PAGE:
BLOG > If you can read this, thank a teacher - Anonymous
While humans have walked the planet for millions of years, they have read the written word for thousands. Speaking and listening is innate... but the ability to read doesn't come naturally. Today, good reading skills are taught by talented teachers that can help people learn the alphabetic code with explicit, structured literacy instruction methods. Timing is critical, as we know the ideal period to teach reading in this manner is from the childcare years through Grade 3. Experts also recommend that teachers must present interesting reading content that builds background knowledge, encouraging the practice of reading to gain speed and fluency. We all realize there are innumerable factors that have impact on a student's success in school, including a family's educational background, finances, health, neighborhoods, and personal characteristics. Even so, research shows that in a school environment the teacher matters most.
As J.D. Salinger said, “You can't stop a teacher when they want to do something. They just do it." As funders, Boon Philanthropy is committed to helping teachers "just do it,” in our case, to improve their reading instruction skills through professional learning in explicit, structured language instruction. After all, reading is a gateway skill that is the fundamental way for all students to gain the knowledge required to excel in the digital age. Whether the information is presented in a book, a Tweet, or a text, on a tablet or a Kindle, reading well is a necessity. There is no way around that fact.
Reading is personal to all of us. For me, it has always been a refuge, a place that is quiet, offering information and stories, providing entertainment and pleasure. In elementary school math class, which was always a struggle, I would place a smaller book, usually a biography, inside the math text book to keep myself from dozing off or panicking. A book was and remains my friend and ally, but for 66% of our kids that are failing to reach grade proficiency, will they read well enough to pass the test, fill out the job application, read the directions, let alone experience the pleasure of reading?
The motivation to start Boon's preliminary work came from my mother, Patty, who worked so hard to help kids read well. Because of her enthusiasm and passion, I really became aware that the joy of reading might be denied to a student that didn't receive the ideal type of reading instruction. I witnessed my mom's commitment to literacy, and I listened firsthand to how she taught students to decode in her home office. It sounded difficult and repetitious, but for 46% of our learners it is a necessity.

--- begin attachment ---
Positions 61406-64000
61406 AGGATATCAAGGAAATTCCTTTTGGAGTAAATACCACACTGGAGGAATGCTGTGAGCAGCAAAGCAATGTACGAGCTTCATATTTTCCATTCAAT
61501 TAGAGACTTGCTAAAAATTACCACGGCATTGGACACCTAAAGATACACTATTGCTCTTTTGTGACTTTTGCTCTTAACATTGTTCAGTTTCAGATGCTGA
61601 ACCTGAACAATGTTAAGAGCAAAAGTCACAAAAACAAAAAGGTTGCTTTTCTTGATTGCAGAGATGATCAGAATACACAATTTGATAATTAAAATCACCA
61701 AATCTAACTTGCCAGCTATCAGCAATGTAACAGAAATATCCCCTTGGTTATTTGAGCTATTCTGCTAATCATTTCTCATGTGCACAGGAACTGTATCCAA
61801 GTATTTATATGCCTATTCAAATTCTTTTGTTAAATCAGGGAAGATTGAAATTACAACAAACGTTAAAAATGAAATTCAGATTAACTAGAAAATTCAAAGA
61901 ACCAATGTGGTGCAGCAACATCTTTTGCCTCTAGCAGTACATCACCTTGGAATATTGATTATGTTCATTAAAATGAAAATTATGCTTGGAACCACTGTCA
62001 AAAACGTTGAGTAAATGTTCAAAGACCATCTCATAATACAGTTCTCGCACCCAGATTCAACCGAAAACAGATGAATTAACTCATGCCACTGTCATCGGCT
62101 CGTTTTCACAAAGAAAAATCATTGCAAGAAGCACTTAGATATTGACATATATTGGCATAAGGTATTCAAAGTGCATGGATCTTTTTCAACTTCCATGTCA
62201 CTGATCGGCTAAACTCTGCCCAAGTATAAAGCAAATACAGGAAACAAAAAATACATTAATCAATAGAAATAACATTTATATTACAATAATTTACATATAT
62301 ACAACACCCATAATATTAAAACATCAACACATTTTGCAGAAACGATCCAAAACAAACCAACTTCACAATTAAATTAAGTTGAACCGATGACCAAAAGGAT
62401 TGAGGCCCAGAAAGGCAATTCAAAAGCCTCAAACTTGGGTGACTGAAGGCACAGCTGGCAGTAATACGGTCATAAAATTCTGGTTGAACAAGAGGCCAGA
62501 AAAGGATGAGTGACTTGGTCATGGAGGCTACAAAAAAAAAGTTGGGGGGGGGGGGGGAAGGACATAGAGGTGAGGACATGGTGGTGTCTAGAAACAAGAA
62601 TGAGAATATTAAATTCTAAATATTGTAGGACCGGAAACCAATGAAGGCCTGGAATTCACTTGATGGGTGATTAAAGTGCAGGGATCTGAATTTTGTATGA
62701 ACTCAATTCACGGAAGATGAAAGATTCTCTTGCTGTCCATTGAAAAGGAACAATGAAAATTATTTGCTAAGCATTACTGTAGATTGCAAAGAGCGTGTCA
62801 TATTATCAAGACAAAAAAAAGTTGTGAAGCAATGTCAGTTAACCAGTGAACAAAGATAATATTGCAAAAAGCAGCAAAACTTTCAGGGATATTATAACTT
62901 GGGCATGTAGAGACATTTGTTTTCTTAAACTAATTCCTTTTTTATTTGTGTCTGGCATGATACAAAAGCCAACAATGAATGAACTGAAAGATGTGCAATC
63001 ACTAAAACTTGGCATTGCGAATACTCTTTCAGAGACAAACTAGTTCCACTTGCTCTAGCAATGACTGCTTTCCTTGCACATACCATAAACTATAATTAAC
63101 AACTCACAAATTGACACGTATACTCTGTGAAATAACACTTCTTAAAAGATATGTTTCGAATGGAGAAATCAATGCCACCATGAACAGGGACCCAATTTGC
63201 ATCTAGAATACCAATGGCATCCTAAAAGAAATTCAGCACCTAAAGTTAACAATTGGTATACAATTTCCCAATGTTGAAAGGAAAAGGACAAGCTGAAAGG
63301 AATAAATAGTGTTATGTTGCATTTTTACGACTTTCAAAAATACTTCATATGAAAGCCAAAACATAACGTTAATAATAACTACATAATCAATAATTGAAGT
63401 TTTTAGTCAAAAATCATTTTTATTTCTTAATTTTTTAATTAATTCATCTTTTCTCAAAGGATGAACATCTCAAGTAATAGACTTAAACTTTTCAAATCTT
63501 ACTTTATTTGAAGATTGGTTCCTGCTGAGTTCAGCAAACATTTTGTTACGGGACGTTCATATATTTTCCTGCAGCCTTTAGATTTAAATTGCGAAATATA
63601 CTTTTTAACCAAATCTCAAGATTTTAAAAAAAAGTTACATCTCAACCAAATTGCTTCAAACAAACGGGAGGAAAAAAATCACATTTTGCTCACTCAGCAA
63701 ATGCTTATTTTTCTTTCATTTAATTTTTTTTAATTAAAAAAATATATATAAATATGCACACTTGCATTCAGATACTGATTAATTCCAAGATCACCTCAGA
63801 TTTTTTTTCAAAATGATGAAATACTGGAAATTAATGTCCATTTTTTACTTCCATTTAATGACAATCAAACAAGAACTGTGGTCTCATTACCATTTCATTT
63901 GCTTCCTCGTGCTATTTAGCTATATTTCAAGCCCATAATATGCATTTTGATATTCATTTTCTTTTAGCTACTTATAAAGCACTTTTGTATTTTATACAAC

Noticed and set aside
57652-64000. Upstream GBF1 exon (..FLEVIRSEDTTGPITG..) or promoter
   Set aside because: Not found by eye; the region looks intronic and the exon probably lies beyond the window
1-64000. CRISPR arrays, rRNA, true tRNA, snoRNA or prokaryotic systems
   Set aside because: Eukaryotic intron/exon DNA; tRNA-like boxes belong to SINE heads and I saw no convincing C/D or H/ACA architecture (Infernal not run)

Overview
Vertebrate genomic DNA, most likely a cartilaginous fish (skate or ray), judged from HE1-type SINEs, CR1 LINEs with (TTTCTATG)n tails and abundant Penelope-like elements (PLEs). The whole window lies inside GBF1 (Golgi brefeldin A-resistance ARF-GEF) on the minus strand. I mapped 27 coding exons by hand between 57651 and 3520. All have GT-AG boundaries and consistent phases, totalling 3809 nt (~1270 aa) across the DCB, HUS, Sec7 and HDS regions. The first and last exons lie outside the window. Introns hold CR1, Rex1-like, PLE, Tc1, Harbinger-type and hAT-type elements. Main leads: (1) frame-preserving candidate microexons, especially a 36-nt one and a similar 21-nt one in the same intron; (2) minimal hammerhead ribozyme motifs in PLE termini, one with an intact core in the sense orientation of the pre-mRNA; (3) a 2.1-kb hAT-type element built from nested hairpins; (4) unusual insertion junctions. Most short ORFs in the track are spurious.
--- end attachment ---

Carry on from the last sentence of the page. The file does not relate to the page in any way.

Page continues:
Patty earned a university degree in elementary education in the 60's, and went on to enroll in a 300 hour, Orton-Gillingham course taught by Alice Garcide at the Massachusetts General Hospital. Afterwards, she was certified in the Slingerland method, in a course held at the Charles Armstrong School in California. This training that she valued so much, led to work in public schools, like the Martin Luther King School in East Cambridge, Massachusetts, and as a private tutor.
Extra training in explicit, structured language instruction with clinical experience to follow is expensive, which for many teachers is a major obstacle. One would think that since our public education system invests an estimated $6 billion on professional development, it might be relatively easy to find the funding and the training within the system. For the most part, this manner of training simply isn't available.
I learned another lesson from my mother about trying to change the system, since she also pressed to introduce OG instruction into public schools and districts. In her attempts she experienced the excitement of introducing teachers and parents to OG teaching, seeing it succeed, but then becoming deeply frustrated when the programs were abandoned as school leadership changed. Our research at Boon has shown us that reading instruction programs come and go depending upon the system dynamics. This fact motivated us to consider the strategic advantages of individual training scholarships in partnership with independent learning centers.
Why go independent? The system doesn't provide the training, and from introduction at a school or district to sustainability can take four years and require the commitment of many stakeholders. By funding training through successful independent 501(c)3 learning centers, both trainers and teachers benefit.
In this way, teachers that want this essential skill don't have to wait for their school or district to offer this training, or to find the money to pay for it. Through Boon we want to be sure the tuition expense isn't a barrier to receiving the training for motivated teachers in Grades 1-3, and we want to be certain the training in an independent setting, away from the public school system.
Even if a teacher is the only instructor in a school with training in explicit, structured reading instruction methods, one cannot unlearn a better way to teach. And as mainstream educators become increasingly aware and cognizant of the weight of empirical research that favors explicit, structured literacy instruction, the teachers that receive Boon’s Orton Scholarships will be recognized as the leaders they are.
Henry Sinclair Sherrill